June 18 - A landmark study by an international group of scientists has concluded that planet Earth is on the brink of a mass extinction event comparable in scale to the one that wiped out the dinosaurs 65 million years ago. The researchers found that extinction rates are currently 1000 times higher than normal due to deforestation, global climate change, and the depletion of ocean fisheries. Ben Gruber reports.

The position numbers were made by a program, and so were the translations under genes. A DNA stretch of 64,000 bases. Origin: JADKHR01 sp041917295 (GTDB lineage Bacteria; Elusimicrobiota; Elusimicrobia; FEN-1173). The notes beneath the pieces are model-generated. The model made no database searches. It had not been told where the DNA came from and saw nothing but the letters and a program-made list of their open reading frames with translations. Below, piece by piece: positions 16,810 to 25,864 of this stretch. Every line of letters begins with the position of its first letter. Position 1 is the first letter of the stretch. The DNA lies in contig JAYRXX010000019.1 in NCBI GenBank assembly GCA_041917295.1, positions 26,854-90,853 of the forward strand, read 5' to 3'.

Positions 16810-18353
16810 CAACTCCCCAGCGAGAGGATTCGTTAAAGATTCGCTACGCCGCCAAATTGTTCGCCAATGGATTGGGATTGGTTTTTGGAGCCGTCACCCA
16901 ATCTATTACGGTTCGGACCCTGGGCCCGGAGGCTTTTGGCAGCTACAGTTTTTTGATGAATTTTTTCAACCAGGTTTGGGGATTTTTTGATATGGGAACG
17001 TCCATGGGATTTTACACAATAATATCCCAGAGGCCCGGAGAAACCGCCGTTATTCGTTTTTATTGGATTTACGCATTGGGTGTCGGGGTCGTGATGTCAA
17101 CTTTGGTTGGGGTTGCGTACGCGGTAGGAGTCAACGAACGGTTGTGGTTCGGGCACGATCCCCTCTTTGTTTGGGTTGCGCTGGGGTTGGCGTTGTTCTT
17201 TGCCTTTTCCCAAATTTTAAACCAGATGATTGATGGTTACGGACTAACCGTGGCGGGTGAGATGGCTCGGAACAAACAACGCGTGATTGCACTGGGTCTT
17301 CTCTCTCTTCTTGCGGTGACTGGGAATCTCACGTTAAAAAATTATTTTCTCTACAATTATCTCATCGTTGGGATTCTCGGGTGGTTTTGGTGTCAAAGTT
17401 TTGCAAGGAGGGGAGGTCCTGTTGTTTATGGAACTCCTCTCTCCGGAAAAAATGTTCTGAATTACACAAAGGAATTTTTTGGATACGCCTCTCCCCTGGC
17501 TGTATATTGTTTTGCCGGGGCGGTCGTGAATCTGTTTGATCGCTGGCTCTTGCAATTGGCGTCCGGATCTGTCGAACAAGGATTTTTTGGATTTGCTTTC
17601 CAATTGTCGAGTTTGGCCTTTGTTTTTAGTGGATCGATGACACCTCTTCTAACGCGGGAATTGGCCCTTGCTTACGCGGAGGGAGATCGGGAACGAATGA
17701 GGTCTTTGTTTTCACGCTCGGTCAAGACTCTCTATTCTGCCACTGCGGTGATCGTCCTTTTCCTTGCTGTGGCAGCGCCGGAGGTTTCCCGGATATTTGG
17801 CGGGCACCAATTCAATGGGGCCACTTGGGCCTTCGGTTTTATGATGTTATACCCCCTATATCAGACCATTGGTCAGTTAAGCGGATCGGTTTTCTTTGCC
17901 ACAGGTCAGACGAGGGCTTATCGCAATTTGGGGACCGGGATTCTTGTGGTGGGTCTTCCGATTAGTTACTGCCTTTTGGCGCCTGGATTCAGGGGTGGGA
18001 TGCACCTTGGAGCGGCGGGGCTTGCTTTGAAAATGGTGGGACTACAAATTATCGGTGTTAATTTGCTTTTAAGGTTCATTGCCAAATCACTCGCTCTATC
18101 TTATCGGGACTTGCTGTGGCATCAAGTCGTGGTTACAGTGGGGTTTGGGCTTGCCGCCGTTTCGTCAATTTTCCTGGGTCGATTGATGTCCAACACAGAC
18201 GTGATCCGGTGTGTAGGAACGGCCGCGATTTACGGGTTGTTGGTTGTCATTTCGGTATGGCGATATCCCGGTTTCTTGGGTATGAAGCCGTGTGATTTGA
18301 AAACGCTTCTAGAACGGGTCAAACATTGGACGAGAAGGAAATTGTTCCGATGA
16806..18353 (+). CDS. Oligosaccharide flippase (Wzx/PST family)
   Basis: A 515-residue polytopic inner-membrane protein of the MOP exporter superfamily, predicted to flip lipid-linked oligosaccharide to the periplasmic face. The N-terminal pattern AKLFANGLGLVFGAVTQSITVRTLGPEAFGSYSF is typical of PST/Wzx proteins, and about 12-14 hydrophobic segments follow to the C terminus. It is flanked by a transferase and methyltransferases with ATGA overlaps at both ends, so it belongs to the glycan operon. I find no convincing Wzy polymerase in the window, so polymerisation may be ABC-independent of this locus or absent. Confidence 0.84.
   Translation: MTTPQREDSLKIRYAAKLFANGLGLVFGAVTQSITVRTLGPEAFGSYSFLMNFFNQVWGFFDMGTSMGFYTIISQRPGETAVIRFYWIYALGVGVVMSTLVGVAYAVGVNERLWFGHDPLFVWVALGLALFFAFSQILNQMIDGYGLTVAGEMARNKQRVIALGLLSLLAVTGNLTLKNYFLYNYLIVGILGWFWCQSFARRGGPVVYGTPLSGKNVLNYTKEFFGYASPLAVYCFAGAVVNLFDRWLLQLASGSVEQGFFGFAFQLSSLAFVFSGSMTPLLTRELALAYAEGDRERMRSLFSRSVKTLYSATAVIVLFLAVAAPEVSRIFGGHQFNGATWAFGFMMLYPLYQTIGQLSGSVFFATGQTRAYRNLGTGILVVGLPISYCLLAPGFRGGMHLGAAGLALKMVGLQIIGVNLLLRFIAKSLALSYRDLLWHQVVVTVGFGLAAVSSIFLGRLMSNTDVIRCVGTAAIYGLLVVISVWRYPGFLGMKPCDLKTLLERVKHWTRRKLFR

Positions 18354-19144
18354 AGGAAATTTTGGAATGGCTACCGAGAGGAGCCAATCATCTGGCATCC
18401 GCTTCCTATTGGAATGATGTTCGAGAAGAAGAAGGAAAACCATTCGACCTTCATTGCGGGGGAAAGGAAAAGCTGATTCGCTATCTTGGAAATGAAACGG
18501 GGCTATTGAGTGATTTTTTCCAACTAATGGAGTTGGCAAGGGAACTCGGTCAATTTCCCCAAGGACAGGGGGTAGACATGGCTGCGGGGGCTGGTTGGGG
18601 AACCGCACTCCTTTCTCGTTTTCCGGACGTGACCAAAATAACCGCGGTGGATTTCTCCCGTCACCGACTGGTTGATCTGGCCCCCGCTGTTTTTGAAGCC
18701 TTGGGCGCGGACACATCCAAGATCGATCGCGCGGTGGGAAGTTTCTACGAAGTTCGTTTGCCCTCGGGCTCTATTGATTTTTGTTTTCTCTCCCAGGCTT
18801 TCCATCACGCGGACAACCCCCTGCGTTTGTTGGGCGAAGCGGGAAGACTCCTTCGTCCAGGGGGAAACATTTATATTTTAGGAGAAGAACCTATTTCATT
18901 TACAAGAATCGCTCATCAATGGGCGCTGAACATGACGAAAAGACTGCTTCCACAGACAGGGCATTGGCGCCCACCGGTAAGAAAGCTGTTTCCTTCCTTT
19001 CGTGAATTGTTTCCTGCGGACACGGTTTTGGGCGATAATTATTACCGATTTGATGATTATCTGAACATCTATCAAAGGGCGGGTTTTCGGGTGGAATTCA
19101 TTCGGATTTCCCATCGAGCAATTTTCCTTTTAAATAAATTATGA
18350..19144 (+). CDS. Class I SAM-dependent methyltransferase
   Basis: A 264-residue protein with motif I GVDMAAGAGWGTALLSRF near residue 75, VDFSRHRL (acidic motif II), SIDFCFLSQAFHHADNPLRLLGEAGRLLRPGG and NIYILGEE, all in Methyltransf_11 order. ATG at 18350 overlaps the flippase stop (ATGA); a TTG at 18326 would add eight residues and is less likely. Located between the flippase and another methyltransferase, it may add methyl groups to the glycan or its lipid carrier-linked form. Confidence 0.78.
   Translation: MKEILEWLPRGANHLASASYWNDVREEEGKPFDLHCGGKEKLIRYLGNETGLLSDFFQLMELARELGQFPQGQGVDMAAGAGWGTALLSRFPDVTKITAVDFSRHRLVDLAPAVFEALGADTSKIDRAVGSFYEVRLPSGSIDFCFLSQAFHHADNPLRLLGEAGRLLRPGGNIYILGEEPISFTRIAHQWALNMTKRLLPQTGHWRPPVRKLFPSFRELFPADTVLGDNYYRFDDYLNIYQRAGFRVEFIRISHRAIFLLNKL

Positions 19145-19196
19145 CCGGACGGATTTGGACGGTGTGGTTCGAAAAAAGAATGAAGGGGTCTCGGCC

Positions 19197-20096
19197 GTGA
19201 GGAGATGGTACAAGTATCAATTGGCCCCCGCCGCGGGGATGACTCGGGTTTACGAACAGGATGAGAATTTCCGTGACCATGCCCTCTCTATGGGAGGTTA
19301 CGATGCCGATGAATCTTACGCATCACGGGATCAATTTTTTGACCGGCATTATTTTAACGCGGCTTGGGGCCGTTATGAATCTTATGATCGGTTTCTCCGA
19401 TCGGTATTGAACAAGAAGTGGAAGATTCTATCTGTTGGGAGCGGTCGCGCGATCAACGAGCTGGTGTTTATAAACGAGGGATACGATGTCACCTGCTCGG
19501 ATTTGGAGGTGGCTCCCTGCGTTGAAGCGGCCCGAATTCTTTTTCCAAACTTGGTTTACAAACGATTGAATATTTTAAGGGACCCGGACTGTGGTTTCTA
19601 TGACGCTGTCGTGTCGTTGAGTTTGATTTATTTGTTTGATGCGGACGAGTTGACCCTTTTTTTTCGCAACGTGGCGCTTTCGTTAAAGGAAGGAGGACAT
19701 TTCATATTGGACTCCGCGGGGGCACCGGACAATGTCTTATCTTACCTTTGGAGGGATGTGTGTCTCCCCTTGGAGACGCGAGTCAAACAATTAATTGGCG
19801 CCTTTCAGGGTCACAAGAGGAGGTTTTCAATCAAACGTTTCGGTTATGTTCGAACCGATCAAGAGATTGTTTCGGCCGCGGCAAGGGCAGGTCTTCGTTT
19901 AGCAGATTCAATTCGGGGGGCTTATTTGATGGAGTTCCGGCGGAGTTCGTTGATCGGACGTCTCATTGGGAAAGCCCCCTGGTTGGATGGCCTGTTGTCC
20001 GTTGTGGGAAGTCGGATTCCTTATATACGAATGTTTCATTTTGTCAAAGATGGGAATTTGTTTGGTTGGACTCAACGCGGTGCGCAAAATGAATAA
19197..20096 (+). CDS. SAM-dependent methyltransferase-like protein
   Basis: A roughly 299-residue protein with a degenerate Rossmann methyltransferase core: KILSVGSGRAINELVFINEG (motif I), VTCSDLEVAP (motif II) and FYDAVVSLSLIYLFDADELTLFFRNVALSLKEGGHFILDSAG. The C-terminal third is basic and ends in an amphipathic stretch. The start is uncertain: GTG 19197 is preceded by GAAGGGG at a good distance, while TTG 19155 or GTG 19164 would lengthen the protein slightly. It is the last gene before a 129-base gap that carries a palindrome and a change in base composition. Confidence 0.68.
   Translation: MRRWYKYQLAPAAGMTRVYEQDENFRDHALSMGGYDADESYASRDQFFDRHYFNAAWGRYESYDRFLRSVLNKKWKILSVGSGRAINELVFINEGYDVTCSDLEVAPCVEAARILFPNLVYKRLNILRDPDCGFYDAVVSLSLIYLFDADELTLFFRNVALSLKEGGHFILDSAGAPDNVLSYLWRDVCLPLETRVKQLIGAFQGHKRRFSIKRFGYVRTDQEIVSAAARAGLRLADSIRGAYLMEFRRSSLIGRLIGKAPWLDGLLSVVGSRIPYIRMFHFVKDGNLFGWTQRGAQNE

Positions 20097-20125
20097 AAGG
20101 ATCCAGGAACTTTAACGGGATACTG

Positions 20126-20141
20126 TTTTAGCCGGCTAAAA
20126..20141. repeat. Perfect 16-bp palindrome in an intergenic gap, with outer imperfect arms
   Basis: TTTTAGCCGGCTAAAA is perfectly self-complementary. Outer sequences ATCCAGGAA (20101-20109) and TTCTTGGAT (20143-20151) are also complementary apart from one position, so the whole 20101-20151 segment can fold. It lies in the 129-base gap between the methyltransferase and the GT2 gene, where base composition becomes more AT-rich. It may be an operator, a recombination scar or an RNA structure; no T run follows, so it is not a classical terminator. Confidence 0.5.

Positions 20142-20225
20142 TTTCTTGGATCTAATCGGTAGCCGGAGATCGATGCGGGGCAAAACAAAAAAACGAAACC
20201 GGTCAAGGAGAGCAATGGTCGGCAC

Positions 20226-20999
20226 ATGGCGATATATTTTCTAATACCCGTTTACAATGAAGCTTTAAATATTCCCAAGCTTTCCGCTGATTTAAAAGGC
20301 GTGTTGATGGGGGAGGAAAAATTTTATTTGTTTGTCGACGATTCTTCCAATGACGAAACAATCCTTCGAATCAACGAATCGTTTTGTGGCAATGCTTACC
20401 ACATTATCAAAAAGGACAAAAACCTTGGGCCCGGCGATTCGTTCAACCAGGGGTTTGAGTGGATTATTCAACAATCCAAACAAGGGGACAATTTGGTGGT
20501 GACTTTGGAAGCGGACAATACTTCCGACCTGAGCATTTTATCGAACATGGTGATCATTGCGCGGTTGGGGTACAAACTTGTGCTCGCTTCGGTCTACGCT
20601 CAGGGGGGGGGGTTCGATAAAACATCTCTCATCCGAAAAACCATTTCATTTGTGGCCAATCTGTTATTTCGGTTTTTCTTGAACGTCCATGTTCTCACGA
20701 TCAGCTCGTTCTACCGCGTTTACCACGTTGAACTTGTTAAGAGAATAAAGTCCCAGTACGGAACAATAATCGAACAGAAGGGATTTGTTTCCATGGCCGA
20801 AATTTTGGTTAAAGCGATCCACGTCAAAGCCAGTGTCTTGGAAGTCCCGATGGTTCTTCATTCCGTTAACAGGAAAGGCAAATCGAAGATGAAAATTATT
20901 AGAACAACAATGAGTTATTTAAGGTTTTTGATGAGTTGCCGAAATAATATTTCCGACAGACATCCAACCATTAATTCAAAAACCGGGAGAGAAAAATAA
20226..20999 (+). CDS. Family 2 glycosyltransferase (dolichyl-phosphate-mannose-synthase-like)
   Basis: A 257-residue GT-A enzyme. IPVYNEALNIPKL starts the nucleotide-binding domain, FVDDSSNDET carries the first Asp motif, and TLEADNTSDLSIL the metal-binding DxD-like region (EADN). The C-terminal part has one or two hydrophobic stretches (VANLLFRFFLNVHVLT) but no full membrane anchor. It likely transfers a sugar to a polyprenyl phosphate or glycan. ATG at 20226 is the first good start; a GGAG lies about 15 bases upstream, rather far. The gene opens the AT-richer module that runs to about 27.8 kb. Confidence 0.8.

Duke University biologist and conservation expert Stuart Pimm says planet Earth's time is running out. In a landmark study Pimm and other scientists from around the world concluded that if humans don't change their behaviour immediately, Earth as we know it today will soon, cease to exist. (SOUNDBITE) (English) STUART PIMM, PROFESSOR OF CONSERVATION ECOLOGY, DUKE UNIVERSITY, SAYING: "When you look at the range of unsustainable things that we are doing to the planet, changing the atmosphere, global warming, massively depleting fisheries, driving species to extinction, we realize that we have a decade or two. If we keep on doing what we are doing, by the end of the century our planet will really be a pretty horrendous place." Pimm was lead author of a study that compared historical extinction rates to those of today. They analysed data taken from every region of the planet, both on land and at sea. They then compared that to historical data. (SOUNDBITE) (English) STUART PIMM, PROFESSOR OF CONSERVATION ECOLOGY, DUKE UNIVERSITY, SAYING: "We can compare that to what we know from the fossil data and incidentally what we know from the DNA data because data on DNA, differences between species give us some idea of the timescale at which species are born and die. And when we make those two comparisons we find that species are going extinct one thousand times faster than they should be." And the reason he says, is global industrialization and human encroachment into natural habitats over the last 200 years. Pimm says the last time the planet faced such elevated extinction rates was 65 million years ago.. (SOUNDBITE) (English) STUART PIMM, PROFESSOR OF CONSERVATION ECOLOGY, DUKE UNIVERSITY, SAYING: "We lost the dinosaurs and a third to a half of all of the species. If we continue on the present course, that is how much we will lose, how many species we will lose. And we know after the last time that it took 5-10 million years to recover. So if we destroy this beautiful planet that we have it isn't going to come back overnight." But while Pimm admits, the report paints a grim picture, he says it's not all bad news. He says conservationist now have the knowledge and technology to protect endangered species more effectively than ever before, and that targeted efforts could slow down extinction rates in years to come. He also cites education as a crucial tool in promoting the importance of sustainability. Overall, he says the key lies in making humans part of the solution rather than the cause of the problem.